Laser Light Versus LED Light Power Sources

ICC White Papers

The optical light source is a fundamental part of fiber optic systems. A fiber optic system includes an optical fiber connected to a transmitter and a receiver. The fiber optic light source is produced by the transmitter’s drive circuit synchronizing with the signals that are transmitted. The light source also allows the fiber optic network to be tested. Loss in performance can be calculated in the cable plant – the fiber, splices, or connectors. LED, halogen, and laser are a few of the many types of existing light power sources. LED and laser are semiconductor light sources. The article explains the differences between them.

LED and laser light sources can cast microscopic light beams into an optical fiber while powering up and down billions of times every second. Both light sources are required to be turned on and off quickly for the optical signals to transfer and correspond accurately and completely.

Light Emitting Diode (LED) A. FFDI Overfilled-Launch, Spot Size 100μm, Core 62.5μm

Vertical Cavity Surface Emitting Laser (VCSEL) B. Gigabit Ethernet Short Wavelength, Spot Size 35μm, Core 62.5μm

Single-mode Laser C. Gigabit Ethernet Long Wavelength, Spot Size 10μm, Core 62.5μm


Materials within the LED fiber optic light source affect the wavelengths of light that are emitted. A basic LED light source is a semiconductor diode with a “P” region and an “N” region. Current flows through the LED when the LED is forward biased. The area where the “P” and “N” regions meet emits photons as the current flows through the LED. LEDs are usually made up of a material called gallium aluminum arsenide (GaAIAs) when emitting in the window of 820 to 870 nm.

Similar to LED, laser is also a semiconductor diode with a “P” and an “N” region. However, it provides a stimulated emission rather than the simplex spontaneous emission of LEDs. Laser has an optical cavity designed for long-term stability which is much different than LED. By slicing the opposite end of the chip, the cavity is formed producing a highly parallel, reflective, and mirror-like finish.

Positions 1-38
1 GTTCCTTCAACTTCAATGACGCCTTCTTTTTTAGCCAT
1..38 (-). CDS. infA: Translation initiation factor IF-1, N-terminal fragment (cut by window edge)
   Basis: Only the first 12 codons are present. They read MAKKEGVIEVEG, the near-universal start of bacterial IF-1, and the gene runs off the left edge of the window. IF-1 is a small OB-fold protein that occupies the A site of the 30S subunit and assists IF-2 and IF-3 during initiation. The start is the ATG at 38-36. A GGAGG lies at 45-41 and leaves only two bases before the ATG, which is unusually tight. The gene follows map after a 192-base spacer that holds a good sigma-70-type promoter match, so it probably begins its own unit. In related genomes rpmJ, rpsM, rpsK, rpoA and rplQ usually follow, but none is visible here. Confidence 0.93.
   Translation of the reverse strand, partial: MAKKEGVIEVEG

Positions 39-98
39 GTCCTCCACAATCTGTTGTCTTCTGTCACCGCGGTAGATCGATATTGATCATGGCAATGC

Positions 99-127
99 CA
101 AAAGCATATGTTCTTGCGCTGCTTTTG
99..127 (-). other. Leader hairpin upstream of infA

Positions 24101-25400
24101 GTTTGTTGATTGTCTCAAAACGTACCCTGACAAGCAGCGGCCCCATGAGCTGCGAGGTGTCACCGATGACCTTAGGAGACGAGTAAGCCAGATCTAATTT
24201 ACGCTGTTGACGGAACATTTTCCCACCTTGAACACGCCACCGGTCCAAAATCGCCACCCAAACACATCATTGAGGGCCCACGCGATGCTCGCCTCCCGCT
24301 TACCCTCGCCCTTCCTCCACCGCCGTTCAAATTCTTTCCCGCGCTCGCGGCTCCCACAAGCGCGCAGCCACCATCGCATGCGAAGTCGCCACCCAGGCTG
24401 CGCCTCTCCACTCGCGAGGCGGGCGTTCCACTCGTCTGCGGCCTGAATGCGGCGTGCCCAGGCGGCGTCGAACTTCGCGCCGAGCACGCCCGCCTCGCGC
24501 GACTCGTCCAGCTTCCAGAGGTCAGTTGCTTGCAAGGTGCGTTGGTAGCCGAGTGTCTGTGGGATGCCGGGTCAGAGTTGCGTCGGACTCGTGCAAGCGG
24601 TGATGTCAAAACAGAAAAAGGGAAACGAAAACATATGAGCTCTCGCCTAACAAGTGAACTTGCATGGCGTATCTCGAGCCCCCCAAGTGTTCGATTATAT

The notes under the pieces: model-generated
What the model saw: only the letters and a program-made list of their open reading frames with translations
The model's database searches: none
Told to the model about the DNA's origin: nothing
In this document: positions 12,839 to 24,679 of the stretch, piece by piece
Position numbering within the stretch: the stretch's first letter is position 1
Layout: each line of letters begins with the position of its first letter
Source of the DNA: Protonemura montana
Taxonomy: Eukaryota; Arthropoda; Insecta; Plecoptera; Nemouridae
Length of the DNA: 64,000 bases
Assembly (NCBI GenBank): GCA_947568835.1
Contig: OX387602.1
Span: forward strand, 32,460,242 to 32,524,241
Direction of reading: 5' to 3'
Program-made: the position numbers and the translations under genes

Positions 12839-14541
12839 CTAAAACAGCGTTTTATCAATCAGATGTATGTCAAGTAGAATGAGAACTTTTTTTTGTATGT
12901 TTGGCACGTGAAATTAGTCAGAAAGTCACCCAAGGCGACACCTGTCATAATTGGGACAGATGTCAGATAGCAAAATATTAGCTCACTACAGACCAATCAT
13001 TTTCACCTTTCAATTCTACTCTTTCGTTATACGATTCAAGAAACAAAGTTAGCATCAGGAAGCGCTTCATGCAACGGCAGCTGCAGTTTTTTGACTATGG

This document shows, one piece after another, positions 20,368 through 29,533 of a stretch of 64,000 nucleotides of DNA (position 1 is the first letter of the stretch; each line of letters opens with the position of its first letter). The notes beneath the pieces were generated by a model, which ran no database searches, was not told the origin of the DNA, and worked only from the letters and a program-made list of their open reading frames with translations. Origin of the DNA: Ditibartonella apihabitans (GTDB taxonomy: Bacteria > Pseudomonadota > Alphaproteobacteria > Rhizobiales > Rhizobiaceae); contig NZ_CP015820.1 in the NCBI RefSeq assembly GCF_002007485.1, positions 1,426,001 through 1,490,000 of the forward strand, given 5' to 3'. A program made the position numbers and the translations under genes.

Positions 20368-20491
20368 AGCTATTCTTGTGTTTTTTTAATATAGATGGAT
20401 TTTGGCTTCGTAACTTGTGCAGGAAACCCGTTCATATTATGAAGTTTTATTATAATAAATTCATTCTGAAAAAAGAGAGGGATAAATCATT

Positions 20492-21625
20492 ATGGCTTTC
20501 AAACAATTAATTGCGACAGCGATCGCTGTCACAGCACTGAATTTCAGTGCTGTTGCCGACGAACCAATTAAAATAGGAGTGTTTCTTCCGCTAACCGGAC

A common source for high speed networking is a vertical-cavity surface-emitting laser, otherwise known as VSECL. It consists of two oppositely-doped Distributed Bragg Reflectors with a cavity layer. It’s a perfect choice for the gigabit networking options because it combines high bandwidth with low cost. Between 1975 and 1977, vertical light emitting laser was introduced to resolve the planarization constraints of the integrated photonics as microelectronic technology was only available at the time.

Today, lasers are widely being used for other applications, including laser printers, a computer mouse, chip scale atomic clocks, and analog broadband signal transmission, just to name a few.

Speed, Distance, Cost

When comparing an LED to a laser, the LED is a standard light source and falls short for light-emitting diodes. A laser does provide more power and function at higher speed levels than an LED. A laser also has better accuracy while channeling light over a wider distance. Nevertheless, a laser is not as commonly used compared to an LED and carries a higher price tag.

ICC has a full line of singlemode and multimode connectivity products to support your fiber optic installations. Learn more about ICC’s fiber optic system at